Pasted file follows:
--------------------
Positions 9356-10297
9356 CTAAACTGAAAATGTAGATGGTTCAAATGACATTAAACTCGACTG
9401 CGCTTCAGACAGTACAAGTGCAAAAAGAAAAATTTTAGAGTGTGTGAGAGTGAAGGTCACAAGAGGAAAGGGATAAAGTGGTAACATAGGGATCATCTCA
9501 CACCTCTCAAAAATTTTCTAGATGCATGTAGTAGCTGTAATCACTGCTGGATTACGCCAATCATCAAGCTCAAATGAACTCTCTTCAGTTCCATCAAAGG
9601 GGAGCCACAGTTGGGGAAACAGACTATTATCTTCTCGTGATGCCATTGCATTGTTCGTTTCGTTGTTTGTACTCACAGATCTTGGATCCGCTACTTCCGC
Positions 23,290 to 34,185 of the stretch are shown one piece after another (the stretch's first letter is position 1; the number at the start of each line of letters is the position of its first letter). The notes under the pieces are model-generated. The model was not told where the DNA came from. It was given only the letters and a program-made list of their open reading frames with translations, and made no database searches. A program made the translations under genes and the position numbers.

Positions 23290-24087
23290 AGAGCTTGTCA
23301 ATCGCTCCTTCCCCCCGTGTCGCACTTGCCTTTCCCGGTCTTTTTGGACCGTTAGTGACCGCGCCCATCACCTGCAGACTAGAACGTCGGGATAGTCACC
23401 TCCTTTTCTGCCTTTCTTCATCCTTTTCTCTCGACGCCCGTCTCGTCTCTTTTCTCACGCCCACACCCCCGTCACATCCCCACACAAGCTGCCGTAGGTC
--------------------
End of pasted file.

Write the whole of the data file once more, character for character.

Positions 9356-10297
9356 CTAAACTGAAAATGTAGATGGTTCAAATGACATTAAACTCGACTG
9401 CGCTTCAGACAGTACAAGTGCAAAAAGAAAAATTTTAGAGTGTGTGAGAGTGAAGGTCACAAGAGGAAAGGGATAAAGTGGTAACATAGGGATCATCTCA
9501 CACCTCTCAAAAATTTTCTAGATGCATGTAGTAGCTGTAATCACTGCTGGATTACGCCAATCATCAAGCTCAAATGAACTCTCTTCAGTTCCATCAAAGG
9601 GGAGCCACAGTTGGGGAAACAGACTATTATCTTCTCGTGATGCCATTGCATTGTTCGTTTCGTTGTTTGTACTCACAGATCTTGGATCCGCTACTTCCGC
Positions 23,290 to 34,185 of the stretch are shown one piece after another (the stretch's first letter is position 1; the number at the start of each line of letters is the position of its first letter). The notes under the pieces are model-generated. The model was not told where the DNA came from. It was given only the letters and a program-made list of their open reading frames with translations, and made no database searches. A program made the translations under genes and the position numbers.

Positions 23290-24087
23290 AGAGCTTGTCA
23301 ATCGCTCCTTCCCCCCGTGTCGCACTTGCCTTTCCCGGTCTTTTTGGACCGTTAGTGACCGCGCCCATCACCTGCAGACTAGAACGTCGGGATAGTCACC
23401 TCCTTTTCTGCCTTTCTTCATCCTTTTCTCTCGACGCCCGTCTCGTCTCTTTTCTCACGCCCACACCCCCGTCACATCCCCACACAAGCTGCCGTAGGTC